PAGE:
I'm a skeptic.
Recently several of my friends started raving about a new cleaning cloth they found. You don’t need any spray cleaner – just wipe down a dirty surface with this magical cloth and it’s sparkling clean and germ-free. My initial response is – yeah, right. Prove it. I have tons of friends and acquaintances who are selling the *easiest* way to lose weight or the *softest* leggings ever or the *best* way to stay healthy this winter. My head immediately shoots back with I don’t believe it.
These people are ready for questions. For skeptics. They have all the answers, and statistics, and facts. They can prove it to you. They welcome the questions. But what about God? What happens when we question God? Are you listening? Would you really allow this to happen? Are you even real? Does He get angry with us? Does He roll His eyes at our tiny brains and fragile faith?
I grew up in a family of Christians. They all believed in God and I did, too. I am thankful for that foundation of truth, but when I began to take ownership of my faith, it didn’t go very smoothly. I started to question little things when I was a teenager. “Why do we believe this?” “Where does the Bible talk about that?” I remember asking my Sunday School teacher to explain a particular rule my church had – it didn’t make sense to me. He tried to explain, but I still disagreed. I was then told I needed to mature some and I’d understand. In other words, “Stop asking questions.”
I took my first religion course in college, which was an overview of all major religions of the world. And I realized – most of them make a lot of sense. I love the way many other religions view humanity and our responsibility as humans to take care of each other. They seem to really have it figured out. Their followers are good people. Yet they don’t believe in my God. And I thought, “So why do I?”
I was hooked. I took a lot of religion classes after that. (So many that I inadvertently earned a minor in Religious Studies.) I wanted to learn as much as I could about these other beliefs, and wondered if I could really be the one with the only “right” answer. I opened my heart and mind to the possibility that maybe I didn’t have this whole God thing figured out. All the while I was still talking to God - questioning Him, yes - but also trusting that He heard me and would answer my questions. I had faith that He would hear me.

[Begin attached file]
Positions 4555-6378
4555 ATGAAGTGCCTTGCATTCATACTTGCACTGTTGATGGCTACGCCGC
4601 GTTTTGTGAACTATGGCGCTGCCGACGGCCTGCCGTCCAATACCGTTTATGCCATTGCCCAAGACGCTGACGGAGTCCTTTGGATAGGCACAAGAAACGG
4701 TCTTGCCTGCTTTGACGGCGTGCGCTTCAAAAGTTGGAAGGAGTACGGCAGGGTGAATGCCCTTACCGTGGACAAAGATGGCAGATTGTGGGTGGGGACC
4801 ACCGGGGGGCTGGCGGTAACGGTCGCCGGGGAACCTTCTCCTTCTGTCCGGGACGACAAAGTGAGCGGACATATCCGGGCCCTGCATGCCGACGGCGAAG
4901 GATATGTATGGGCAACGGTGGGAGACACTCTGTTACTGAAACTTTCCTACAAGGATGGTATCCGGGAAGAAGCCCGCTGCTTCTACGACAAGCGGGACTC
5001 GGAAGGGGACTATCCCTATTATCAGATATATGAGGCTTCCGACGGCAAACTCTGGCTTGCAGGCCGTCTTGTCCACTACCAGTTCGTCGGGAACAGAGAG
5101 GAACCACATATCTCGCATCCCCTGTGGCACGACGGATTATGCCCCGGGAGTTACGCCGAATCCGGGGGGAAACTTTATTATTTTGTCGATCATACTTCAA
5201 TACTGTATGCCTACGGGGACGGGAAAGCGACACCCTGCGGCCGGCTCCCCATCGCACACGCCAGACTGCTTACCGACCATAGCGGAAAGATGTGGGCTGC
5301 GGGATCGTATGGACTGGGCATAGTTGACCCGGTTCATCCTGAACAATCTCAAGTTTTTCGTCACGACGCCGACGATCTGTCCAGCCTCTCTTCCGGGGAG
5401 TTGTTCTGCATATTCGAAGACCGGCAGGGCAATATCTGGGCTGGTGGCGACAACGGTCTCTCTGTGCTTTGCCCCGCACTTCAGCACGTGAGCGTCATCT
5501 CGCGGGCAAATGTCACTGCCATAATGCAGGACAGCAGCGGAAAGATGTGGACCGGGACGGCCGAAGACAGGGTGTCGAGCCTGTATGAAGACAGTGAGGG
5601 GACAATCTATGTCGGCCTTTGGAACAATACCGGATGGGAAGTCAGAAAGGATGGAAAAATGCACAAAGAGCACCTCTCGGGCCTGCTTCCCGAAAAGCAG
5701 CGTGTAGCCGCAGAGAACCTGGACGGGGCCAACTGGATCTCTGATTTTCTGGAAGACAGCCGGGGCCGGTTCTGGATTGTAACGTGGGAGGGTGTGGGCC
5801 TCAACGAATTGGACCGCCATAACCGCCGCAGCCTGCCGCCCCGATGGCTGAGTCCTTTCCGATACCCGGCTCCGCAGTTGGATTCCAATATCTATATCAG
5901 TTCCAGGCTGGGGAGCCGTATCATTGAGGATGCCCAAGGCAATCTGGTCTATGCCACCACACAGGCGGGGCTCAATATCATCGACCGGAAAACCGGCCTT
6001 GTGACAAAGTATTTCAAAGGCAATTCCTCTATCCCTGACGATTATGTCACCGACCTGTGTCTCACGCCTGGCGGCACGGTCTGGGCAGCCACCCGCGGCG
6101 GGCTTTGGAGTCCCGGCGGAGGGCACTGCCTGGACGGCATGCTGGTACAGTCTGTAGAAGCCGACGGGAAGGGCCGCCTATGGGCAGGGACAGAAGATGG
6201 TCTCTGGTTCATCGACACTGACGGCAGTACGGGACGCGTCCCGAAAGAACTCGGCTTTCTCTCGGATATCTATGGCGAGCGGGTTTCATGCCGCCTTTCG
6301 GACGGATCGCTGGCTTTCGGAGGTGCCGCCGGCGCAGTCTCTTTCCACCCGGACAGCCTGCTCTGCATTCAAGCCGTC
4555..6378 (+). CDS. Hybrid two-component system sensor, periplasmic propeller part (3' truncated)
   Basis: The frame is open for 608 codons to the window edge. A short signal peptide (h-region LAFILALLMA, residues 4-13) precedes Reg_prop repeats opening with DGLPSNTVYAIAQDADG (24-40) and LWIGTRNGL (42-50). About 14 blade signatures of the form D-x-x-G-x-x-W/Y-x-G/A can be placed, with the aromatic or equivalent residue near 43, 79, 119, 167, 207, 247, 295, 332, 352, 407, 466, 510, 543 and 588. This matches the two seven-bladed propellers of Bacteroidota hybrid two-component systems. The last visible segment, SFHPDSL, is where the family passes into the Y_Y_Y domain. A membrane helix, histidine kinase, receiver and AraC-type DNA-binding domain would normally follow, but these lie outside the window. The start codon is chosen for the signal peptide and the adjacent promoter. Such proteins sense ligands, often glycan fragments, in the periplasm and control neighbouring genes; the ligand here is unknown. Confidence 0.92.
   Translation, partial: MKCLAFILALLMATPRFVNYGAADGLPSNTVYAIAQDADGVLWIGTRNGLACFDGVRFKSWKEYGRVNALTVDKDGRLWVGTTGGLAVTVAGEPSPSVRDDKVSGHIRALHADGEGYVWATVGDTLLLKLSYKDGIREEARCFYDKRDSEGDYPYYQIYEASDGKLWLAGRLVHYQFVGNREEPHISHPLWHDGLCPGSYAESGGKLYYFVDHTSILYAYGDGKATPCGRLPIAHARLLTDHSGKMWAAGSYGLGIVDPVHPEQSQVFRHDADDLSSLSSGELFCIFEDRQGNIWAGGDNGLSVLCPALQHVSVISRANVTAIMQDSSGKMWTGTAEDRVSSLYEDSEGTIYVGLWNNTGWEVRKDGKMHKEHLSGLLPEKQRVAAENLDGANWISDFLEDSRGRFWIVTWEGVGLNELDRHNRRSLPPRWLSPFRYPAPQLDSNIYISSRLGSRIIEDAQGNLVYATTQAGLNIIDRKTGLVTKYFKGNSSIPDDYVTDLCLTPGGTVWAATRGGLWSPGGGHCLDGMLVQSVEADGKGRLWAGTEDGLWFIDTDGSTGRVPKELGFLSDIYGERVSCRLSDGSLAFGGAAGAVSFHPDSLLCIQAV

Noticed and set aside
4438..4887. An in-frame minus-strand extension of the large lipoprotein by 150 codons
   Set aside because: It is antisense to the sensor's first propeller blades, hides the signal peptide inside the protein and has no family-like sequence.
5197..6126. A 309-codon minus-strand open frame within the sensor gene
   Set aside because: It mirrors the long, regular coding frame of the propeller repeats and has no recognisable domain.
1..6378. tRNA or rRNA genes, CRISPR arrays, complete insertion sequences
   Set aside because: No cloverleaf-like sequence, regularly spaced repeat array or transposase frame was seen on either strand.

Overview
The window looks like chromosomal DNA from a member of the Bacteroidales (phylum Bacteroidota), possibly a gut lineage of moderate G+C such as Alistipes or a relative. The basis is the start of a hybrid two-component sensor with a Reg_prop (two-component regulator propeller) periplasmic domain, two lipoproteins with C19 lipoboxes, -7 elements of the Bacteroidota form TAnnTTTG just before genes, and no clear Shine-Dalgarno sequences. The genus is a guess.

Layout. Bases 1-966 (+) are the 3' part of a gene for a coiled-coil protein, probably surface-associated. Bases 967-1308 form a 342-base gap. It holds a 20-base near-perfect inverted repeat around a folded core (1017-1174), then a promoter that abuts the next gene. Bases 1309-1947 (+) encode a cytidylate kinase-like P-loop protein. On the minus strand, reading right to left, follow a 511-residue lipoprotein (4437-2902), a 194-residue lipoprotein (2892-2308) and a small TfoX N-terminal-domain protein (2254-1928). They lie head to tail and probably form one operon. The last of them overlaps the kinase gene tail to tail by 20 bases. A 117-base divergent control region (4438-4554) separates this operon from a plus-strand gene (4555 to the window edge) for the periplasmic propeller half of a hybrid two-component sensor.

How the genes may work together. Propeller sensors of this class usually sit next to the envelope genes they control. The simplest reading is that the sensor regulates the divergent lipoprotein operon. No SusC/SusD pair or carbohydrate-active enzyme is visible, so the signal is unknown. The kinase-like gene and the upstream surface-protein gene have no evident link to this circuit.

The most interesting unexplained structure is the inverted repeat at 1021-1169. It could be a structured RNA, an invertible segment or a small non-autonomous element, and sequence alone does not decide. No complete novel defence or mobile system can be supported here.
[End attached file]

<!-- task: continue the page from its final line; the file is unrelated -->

Because faith is not the opposite of doubt. I think they go hand-in-hand. Some of the most faith-filled people I’ve met also have the most questions at times. By definition, to have faith means I have to admit that I don’t get all the answers. I may never have hard proof. But I trust anyway – even in the doubt.
Hebrews 11:1 says “Now faith is confidence in what we hope for and assurance about what we do not see.” In black and white the Bible tells me that I won’t see everything. I won't know everything. I can’t. I couldn’t possibility comprehend every answer to every question, because, well, I’m not God. But I trust Him anyway. Because again and again He has proved to me that He is real. And true. And good. He is love.
Do I still have doubts? Absolutely. Questions? Tons. I’m pretty sure that will never change. But I’ve realized that as long as I keep leaning into God and taking those questions to Him, they aren’t a hindrance to my faith. In fact, they’ve brought us even closer as I get to know Him more. I think He welcomes my doubts and questions, and even if I don't get the answers I'm looking for, God teaches me more about His character through them.
"I've realized that as long as I keep leaning into God and taking those questions to Him, they aren't a hindrance to my faith."
So I’ll embrace my doubts and not run from them or pretend they aren’t there. I’ll remember that my goal isn’t knowing everything, it’s knowing God.